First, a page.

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A step back in time to the very first Scenic Route


“Sandy Compton has written somewhere in the vicinity of 225 Scenic Routes, beginning with this one in January of 1997. For the next year, while he comes up with a few new ideas, we will be reprising some of his favorites and best. Here is “Radar,” tribute to a dog.

A book compiling 15 years of his favorite columns, Fifty-Two Weeks on the Scenic Route, to be published by Blue Creek Press (www.bluecreekpress.com) will be ready in the Fall. Stay tuned.”

When I walked down the hill that night, I turned to wait for him, though I surely knew he wasn’t there. He’d gone ahead again, at last; rejoined the station of his youth, the lead, the front of line. His tail was once more his standard, a proud blonde question mark above his back, symbolizing the effervescent curiosity that ever drew him up the trail.

I saw him there, in both directions. Behind, in its immediacy, was a hollow shadow; a ghost of a shambling old dog, slow, half blind and deaf; ahead ran a hundred-pound bouncing bundle of golden energy etched in bright memories, solid as the ages through which I will remember him.

 His tired gait no longer made me wait; me, who thought I’d never have to wait for him. When the time came, though, I didn’t mind. Often enough, he waited for me to finish climbing some steep trail he trotted up with scarce a pant, or to skirt some dense and rain-soaked grove that he had pushed right through.

He waited laughing, as if to say how pleased he was to be himself and not some mere two-legged beast with silly sensibilities and a center of gravity too far off the ground

 For 14 years, eight months and 20 days, I was his man. He was never mine as much as I was his. There were things he would not do for me, frivolous acts of gratuitous obedience; but I knew that he would die for me if called upon, for he lived to be with me, celebrating the end of each extended separation with a joyful dance of welcome, like the prodigal’s return.

We grew up together, but he surpassed me in age while I wasn’t looking, just as he used to brush by me on the trail, impatient with my dawdling ways. He never looked back from his decline to see if I was keeping up.

Sorry, old dog, I have lagged behind, and won’t catch up for quite some time. Go play with my father, who loved you well. Go play with my daughter, who left us early, but would have loved you as dearly as any child has, and every child who ever met you loved you at first sight.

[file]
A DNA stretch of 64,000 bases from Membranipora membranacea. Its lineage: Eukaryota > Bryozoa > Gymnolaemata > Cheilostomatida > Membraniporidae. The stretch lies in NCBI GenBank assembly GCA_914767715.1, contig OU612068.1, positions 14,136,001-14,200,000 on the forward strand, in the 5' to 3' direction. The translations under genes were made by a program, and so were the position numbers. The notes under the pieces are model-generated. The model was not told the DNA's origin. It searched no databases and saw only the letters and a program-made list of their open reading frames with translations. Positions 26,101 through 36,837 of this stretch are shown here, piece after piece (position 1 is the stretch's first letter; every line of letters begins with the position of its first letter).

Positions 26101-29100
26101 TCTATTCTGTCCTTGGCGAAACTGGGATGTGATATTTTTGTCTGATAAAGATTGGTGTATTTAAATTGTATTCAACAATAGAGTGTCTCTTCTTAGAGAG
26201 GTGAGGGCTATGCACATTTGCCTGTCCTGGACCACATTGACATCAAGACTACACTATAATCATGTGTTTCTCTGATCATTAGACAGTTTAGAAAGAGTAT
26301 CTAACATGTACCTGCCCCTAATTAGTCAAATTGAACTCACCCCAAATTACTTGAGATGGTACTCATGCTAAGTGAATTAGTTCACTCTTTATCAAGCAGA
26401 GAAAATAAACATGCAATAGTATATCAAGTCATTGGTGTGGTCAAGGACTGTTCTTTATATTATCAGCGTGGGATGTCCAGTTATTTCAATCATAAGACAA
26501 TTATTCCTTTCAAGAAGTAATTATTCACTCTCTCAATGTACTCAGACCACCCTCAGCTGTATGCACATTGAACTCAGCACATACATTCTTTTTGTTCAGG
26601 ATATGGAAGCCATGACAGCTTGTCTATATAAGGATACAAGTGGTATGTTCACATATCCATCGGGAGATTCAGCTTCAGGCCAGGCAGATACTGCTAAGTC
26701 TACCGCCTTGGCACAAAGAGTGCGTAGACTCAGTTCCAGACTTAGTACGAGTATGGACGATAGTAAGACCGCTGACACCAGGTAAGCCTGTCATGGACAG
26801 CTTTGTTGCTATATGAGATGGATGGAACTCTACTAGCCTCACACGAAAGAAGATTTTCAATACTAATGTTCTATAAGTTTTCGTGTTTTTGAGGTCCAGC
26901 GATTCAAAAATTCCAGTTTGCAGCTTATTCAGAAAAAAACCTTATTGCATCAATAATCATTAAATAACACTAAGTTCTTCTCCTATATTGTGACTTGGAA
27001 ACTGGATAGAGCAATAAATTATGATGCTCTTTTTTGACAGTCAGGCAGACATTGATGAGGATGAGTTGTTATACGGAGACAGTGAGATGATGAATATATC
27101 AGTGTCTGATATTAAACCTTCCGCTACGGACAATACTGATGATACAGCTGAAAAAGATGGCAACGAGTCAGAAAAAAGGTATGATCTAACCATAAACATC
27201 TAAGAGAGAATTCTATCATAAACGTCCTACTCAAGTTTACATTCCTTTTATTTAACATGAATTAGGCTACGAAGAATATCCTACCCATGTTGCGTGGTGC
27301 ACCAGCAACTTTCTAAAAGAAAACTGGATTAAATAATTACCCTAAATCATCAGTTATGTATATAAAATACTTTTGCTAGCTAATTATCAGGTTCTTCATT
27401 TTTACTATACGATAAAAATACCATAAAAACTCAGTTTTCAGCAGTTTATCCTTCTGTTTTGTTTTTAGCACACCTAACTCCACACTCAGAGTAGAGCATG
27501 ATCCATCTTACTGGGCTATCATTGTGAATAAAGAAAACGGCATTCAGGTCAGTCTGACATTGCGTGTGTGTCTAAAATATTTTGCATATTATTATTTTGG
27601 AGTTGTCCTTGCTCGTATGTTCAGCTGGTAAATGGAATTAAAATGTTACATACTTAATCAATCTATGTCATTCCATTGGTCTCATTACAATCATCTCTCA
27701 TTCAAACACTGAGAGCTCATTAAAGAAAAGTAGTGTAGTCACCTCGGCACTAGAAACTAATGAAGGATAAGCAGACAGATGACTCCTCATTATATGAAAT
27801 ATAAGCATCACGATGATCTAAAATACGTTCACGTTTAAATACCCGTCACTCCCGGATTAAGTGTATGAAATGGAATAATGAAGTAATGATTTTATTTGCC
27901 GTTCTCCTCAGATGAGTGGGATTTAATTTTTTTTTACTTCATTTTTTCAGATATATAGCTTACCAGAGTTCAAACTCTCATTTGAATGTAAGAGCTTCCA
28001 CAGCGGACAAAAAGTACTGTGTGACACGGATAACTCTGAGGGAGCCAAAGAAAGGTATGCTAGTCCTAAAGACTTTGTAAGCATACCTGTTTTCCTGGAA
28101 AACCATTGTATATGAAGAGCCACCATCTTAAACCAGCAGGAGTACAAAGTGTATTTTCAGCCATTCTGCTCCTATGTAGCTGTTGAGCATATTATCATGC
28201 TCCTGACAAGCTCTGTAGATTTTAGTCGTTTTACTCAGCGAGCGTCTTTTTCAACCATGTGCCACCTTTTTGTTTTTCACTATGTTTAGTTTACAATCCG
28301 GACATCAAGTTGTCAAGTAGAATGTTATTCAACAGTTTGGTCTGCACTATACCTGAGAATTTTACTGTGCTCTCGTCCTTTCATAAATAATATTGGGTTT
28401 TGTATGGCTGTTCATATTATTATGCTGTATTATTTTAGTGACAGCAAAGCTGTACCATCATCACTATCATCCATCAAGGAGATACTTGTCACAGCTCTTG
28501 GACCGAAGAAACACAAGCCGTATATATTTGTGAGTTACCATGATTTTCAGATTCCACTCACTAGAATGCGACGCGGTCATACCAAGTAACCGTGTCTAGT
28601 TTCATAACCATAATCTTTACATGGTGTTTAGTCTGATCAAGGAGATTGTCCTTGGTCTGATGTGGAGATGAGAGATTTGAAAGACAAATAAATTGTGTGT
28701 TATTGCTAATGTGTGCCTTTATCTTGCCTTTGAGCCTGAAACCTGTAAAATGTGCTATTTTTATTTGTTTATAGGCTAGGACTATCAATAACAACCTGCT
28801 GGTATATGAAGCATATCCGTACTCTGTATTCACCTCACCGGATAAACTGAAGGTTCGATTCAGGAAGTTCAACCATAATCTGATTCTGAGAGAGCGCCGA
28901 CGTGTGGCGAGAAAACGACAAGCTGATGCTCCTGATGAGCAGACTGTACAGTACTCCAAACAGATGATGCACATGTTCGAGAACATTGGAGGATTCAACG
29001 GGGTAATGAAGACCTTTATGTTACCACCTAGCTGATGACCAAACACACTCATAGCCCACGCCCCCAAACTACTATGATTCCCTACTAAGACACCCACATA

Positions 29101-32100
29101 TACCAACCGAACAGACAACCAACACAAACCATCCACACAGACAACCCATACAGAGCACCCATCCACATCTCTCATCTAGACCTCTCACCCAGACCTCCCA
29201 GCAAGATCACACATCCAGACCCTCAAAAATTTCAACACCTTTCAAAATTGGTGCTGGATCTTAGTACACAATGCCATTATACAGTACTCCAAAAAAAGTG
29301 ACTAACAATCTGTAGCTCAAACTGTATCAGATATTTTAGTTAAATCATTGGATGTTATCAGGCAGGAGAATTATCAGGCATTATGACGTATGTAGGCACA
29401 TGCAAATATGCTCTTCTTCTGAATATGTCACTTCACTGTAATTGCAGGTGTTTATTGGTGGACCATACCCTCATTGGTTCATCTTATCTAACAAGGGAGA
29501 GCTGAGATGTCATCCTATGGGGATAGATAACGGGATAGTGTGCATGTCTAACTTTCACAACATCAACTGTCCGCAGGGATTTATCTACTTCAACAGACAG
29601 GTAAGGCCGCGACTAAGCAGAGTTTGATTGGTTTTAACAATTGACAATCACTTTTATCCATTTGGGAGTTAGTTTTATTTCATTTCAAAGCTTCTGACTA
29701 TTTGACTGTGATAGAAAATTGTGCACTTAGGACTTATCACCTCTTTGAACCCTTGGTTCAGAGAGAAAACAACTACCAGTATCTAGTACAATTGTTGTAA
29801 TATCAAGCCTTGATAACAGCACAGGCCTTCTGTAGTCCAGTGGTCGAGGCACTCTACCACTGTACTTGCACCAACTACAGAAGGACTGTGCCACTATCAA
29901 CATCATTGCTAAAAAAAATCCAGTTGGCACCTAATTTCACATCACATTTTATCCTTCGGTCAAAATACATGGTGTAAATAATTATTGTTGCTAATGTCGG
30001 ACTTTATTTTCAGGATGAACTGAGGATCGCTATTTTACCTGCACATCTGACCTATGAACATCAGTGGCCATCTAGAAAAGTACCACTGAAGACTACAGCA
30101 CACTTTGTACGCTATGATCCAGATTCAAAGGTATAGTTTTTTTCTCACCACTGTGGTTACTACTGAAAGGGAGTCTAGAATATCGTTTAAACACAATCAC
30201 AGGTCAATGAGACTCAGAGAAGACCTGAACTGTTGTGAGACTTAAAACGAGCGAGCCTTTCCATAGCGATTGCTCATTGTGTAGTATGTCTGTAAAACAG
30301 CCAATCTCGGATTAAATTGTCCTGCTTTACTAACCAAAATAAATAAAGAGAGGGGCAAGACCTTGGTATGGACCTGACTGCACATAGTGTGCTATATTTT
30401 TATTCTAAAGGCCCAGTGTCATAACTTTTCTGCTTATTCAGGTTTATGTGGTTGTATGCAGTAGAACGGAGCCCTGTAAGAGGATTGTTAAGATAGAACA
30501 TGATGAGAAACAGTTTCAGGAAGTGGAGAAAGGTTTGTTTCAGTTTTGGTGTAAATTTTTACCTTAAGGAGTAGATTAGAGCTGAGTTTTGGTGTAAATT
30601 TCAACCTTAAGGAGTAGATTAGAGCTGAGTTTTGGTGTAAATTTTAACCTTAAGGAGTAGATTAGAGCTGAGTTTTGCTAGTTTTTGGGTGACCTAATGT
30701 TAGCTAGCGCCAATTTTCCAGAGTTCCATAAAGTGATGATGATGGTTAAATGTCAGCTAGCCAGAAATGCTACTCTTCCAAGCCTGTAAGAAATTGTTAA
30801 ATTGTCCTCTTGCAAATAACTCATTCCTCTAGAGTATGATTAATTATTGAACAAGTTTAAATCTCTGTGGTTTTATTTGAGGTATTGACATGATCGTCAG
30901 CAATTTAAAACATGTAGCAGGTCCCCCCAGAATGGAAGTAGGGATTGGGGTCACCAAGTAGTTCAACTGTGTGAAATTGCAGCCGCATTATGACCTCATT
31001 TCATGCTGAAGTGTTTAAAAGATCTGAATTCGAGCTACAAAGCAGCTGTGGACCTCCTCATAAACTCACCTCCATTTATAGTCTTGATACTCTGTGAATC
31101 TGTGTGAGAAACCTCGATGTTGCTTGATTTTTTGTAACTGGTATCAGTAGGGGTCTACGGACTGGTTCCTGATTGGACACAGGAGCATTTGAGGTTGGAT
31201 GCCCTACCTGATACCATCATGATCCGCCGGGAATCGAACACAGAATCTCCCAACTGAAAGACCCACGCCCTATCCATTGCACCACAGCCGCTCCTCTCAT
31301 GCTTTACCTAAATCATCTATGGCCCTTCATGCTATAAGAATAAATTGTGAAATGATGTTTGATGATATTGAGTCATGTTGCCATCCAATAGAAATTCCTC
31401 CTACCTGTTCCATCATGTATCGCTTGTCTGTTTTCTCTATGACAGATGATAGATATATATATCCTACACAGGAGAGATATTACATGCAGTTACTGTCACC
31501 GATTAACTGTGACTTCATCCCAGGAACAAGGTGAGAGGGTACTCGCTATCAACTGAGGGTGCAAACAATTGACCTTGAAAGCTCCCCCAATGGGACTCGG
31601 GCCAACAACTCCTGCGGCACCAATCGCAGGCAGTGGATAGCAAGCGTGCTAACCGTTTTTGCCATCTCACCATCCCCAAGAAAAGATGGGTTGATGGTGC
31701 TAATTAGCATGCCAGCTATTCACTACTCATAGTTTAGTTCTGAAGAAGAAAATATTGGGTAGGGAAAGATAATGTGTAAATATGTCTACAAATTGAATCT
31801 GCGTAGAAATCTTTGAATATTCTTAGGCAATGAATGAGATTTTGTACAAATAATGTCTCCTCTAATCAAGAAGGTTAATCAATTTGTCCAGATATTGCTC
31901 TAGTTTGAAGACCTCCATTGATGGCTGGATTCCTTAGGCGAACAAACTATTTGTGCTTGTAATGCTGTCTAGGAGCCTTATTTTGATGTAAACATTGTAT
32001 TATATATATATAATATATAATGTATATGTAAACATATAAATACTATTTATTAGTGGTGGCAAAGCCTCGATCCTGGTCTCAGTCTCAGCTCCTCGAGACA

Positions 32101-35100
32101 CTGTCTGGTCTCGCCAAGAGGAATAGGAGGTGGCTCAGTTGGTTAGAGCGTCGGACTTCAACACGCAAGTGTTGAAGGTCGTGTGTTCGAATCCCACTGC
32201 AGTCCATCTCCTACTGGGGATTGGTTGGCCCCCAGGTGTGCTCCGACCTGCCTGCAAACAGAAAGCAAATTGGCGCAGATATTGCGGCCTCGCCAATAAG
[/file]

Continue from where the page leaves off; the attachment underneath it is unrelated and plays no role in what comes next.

There is a touch of new snow tonight, enough to cover the sins of the day, blanket the spot of crimson near the dog house door, where his head fell pulsing blood; enough to blot clean the trail, where I dragged him to his final rest, of any pinkish stains.

There was no hesitation in me, once I’d made up my mind. He hurt too much, he tried too hard too long and then tried not at all.

He went without a fuss, just tried to rise, looking at me in pure surprise at the coup de grace. Then stretching out, he relaxed and I held him weeping while he died.

 I did not set out to write that; but to tell of better times.

Of how he could sit perfectly still, studying with great delight a herd of white tail on an evening hill; so attentive he would startle when they did, but never chase, never hound. He was a gentle dog.

Of how he would walk a mile for a piece of cheese, but curled up his lips at corn chips and candy.

 Of how, on a frozen night with rime on the snow and a full moon in the sky, he would thunder across the echoing crust in ever widening circles, galloping with pure delight as a child might find in such a night. My mother and I once stood like steaming statues, listening to him run, watching for him to cross diamond-strewn strips between ebony bands cast by the trees at the edge of the feilds.

Of how I could still him with my hands, quiet him with a finger to my lips, then bring him rambling on with a wave of my arm, a game he loved to play.

Of how he lived in any place that I would, but like a salmon remembering the currents of his birth, he would begin to shiver at the scent of the Clark Fork, no matter how far or long he had been away from home.

Of the friends he had that I did not know; the cats he chased, but not to catch; his trademark deep and single bark, as if he knew that was all most intruders needed to be warned clear.

I see him on that last day of fishing with my father: the athlete dog, leaping log to log with careless and powerful precision; the comic dog, head under and nose full of water, looking for that creature we let back, so surprised that there was so much difference in the world below the surface.

He was nothing but a high-class mutt, no papers, no pedigree, but if I ever meet his match, I’ll be surprised and pleased.

I miss him now and I’ll miss him again. I will see him standing in the trail, looking back over a golden shoulder, grinning and egging me on. “C’mon, you man. There’s more to see. Let’s go. We ain’t got all day.”

But now, we do, or at least he does, but I am just a short eternity away.


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Author info

Sandy Compton Sandy Compton Sandy Compton is one of the original contributors to The River Journal, and owner and publisher at Blue Creek Press (www.bluecreekpress.com). His latest book is Side Trips From Cowboy: Addiction, Recovery and the Western American Myth

Tagged as:

pets, death, dogs, The Scenic Route, Radar

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